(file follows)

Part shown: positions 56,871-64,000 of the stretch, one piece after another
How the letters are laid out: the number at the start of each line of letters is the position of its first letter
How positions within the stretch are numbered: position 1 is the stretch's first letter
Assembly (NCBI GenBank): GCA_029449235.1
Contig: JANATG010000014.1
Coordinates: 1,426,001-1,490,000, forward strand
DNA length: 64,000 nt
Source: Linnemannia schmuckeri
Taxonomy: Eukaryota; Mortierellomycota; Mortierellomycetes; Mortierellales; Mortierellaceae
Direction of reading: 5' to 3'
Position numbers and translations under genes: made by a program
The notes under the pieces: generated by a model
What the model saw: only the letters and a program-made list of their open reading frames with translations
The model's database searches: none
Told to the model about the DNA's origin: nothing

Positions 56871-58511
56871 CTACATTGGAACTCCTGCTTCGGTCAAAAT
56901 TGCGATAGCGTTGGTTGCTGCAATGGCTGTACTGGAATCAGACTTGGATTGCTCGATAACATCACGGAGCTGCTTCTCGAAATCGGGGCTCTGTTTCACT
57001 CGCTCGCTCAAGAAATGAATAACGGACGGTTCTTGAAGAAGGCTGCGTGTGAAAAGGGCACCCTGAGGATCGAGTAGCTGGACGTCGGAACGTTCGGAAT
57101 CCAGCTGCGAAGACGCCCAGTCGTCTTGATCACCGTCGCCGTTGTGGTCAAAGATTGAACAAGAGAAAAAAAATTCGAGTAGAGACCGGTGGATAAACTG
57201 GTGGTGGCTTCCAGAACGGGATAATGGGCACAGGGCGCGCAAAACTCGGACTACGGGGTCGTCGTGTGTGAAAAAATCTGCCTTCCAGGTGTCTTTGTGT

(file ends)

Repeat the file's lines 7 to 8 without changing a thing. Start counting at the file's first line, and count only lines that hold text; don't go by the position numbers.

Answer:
DNA length: 64,000 nt
Source: Linnemannia schmuckeri